There are no such problems with the Samsung Galaxy S23 Ultra though, which is all set to feature a Snapdragon 8 Gen 2 CPU regardless of whatever region you buy it in.
This isn’t just any Snapdragon 8 Gen 2 chip either, but rather a specially enhanced one with its prime Cortex-X3 core clocked to 3.36GHz as opposed to the usual 3.2GHz. On paper this promises to make the Galaxy S23 Ultra one of the fastest phones on the market, and as you'd expect also offers improved performance over the Snapdragon 8 Gen 1.
Elsewhere, you’re getting the choice between 8 or 12GB of RAM for both phones, and we’d argue that you should really be getting 12GB as standard in a ‘Pro’ phone such as these are, but this is of course is only a relatively minor gripe. The S23 Ultra also technically boasts marginally faster memory with LPDDR5X versus LPDDR5 in the S22 Ultra.
The variety of storage options is generous, but more so with the Samsung Galaxy S22 Ultra which as mentioned above offers a 128GB storage option of top of 256GB, 512GB and 1TB options while the Samsung Galaxy S23 Ultra offers the same except for the 128GB option. In all honesty, given the nature of the Ultra line as a premium handset, we’re not especially sorry to see the lower-end option being culled.
The 2023 Ultra also boasts faster, more power efficient UFS 4.0 storage (one of the first phones on the market to do so) compared to its predecessor's UFS 3.1 storage.
Both phones have access to Android 13 and Samsung’s One UI 5.1 user experience, but the big difference here is that the Galaxy S23 Ultra comes with an extra year of guaranteed software updates – meaning four years of Android OS updates and five years of security updates.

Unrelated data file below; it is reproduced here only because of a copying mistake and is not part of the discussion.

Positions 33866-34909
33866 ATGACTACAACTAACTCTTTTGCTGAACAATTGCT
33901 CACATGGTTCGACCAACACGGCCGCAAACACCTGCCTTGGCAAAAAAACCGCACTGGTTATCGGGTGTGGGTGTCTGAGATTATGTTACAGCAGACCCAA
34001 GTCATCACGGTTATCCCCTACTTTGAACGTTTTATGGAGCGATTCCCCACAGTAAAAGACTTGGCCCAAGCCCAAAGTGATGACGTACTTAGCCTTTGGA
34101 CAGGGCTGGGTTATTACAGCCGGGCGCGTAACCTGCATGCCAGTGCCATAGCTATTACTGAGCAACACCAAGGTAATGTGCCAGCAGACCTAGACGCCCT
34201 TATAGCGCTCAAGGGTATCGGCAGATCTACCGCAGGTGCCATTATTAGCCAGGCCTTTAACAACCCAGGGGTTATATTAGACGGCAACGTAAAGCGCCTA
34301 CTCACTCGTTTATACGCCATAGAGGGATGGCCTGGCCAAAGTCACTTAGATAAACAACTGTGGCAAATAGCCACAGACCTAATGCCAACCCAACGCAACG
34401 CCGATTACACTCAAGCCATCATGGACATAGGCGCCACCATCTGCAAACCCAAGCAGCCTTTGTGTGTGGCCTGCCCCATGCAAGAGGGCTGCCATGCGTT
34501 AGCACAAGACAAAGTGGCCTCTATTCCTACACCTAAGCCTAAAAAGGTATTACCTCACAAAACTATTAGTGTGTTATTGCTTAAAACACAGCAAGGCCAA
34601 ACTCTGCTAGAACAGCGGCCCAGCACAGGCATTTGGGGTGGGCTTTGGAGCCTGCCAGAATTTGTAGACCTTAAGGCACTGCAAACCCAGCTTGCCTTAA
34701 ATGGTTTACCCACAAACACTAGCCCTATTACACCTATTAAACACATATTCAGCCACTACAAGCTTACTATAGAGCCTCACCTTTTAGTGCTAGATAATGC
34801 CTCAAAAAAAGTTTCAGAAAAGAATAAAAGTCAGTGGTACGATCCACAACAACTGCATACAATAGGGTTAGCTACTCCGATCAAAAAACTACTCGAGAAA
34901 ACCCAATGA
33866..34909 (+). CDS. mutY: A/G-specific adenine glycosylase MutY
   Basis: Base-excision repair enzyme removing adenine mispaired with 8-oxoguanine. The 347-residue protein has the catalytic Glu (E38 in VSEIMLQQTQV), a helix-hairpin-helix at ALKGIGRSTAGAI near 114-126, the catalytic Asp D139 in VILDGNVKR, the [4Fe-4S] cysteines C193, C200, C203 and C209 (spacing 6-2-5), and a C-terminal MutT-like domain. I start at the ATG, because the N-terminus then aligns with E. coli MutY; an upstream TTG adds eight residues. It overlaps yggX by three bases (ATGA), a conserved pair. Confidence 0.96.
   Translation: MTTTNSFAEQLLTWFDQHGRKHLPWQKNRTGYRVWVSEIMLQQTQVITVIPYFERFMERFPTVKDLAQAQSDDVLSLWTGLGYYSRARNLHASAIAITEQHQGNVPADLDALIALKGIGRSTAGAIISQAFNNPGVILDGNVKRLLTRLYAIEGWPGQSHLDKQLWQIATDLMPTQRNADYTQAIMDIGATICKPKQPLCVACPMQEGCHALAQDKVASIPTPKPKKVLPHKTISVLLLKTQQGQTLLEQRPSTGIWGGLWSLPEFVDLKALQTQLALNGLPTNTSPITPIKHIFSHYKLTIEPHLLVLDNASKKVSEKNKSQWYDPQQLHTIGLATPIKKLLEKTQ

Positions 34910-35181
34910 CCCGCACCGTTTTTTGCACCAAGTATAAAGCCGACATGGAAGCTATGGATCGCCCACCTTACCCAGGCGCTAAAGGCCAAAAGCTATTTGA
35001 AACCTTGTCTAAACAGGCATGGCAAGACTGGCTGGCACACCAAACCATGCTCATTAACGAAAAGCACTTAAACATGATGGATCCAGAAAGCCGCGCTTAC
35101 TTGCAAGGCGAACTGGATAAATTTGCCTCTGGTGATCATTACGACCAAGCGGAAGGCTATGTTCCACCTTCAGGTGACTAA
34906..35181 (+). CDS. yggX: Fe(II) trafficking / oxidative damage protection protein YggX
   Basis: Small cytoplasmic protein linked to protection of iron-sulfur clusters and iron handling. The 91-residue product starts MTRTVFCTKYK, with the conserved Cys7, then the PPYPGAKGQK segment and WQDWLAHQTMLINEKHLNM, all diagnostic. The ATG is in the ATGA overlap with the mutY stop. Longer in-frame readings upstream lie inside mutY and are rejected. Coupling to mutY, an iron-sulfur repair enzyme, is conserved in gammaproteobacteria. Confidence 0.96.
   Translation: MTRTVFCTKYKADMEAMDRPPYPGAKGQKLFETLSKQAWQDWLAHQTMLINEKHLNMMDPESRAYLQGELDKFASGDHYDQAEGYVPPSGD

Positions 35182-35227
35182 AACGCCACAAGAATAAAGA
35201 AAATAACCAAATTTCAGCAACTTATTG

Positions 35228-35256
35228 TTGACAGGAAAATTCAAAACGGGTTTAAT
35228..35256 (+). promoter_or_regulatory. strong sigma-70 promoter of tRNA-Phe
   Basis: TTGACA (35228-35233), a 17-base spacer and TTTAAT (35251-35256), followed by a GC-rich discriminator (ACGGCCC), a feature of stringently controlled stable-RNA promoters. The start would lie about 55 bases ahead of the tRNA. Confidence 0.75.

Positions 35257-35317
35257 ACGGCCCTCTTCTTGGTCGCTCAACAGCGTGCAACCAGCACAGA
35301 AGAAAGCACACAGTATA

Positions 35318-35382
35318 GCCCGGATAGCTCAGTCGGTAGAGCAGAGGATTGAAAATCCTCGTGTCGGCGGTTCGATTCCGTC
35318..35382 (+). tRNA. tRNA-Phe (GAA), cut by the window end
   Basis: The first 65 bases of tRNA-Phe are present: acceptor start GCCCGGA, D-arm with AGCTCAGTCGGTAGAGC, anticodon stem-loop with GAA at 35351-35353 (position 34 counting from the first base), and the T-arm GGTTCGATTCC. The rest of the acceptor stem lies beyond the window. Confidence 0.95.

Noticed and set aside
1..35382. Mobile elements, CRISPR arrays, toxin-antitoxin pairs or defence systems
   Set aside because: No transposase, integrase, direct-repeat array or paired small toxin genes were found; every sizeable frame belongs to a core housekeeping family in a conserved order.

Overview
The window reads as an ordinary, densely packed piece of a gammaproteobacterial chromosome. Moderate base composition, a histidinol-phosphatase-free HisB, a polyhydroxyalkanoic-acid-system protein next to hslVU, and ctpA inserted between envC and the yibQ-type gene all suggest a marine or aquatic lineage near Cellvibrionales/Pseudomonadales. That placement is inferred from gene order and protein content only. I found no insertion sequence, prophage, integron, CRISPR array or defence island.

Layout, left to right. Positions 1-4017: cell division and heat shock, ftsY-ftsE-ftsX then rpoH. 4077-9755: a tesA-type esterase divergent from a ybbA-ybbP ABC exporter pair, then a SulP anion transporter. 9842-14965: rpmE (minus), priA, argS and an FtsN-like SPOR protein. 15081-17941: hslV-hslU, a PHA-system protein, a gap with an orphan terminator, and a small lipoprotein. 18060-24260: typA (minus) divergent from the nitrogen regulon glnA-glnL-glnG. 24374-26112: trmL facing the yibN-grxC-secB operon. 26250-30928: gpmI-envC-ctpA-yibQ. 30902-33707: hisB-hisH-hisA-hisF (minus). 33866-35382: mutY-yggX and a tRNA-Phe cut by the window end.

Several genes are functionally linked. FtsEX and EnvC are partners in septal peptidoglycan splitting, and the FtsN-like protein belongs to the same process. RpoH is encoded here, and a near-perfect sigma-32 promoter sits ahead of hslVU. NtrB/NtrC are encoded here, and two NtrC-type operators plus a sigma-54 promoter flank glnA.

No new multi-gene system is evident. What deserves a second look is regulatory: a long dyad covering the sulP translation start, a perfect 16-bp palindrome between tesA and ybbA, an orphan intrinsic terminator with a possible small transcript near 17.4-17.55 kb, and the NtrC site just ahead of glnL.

Samsung Galaxy S23 Ultra vs Samsung Galaxy S22 Ultra: Battery
While the rest of the Galaxy S23 series have increased the size of their batteries, the Galaxy S23 Ultra stays the same as its previous generation at 5,000mAh. On the one hand, that’s a perfectly decent capacity for a modern flagship phone in theory, but on the other hand we were hardly blown away by the Galaxy S22 Ultra’s stamina with the same size battery.
“We were a little surprised that such a large battery didn’t provide a day and a half of battery life,” we noted in our Galaxy S22 Ultra review.
However, worth noting is that the Galaxy S23 Ultra's improvements to its processor, memory and storage is reported to offer the new flagship a little more staying power with more energy efficiency. Samsung itself claims that the battery of the S23 Ultra is 20% more efficient than that of the S22 Ultra, and this is one area of comparison we’ll be paying particularly close attention to as we continue to spend our time with the new handset.
Samsung has kept its charging provision the same between the two handsets, with support for 45W wired charging and, as has apparently become custom with new handsets these days, no charging brick bundled with either phone.
Which one should you buy?
Samsung delivered one of the best phones of 2022 with the Galaxy S22 Ultra, so it didn’t necessarily need to make sweeping changes with the Galaxy S23 Ultra, but where it has made changes on paper are more than enough to pique our interest.
The new 200MP Isocell HP2 sensor is a pretty significant upgrade over the main camera of the S22 Ultra, and Samsung certainly appears to be suggesting that the software to support the new sensor has improved too. And what we understand about the S23 Ultra's new Snapdragon 8 Gen 2 chip gives us a lot of reason to hope that Samsung's talking up of the S23 Ultra's improved performance is more than just marketing fluff, though we'll know for sure after we've spent some more time with the new handset.
The question is, will the Galaxy S23 Ultra be a worthwhile upgrade when those cheaper Galaxy S22 Ultra deals start dropping? You’ll have to wait for our final review, but we’ll be updating this piece with a definitive verdict once we've put the new phone well and truly through its paces.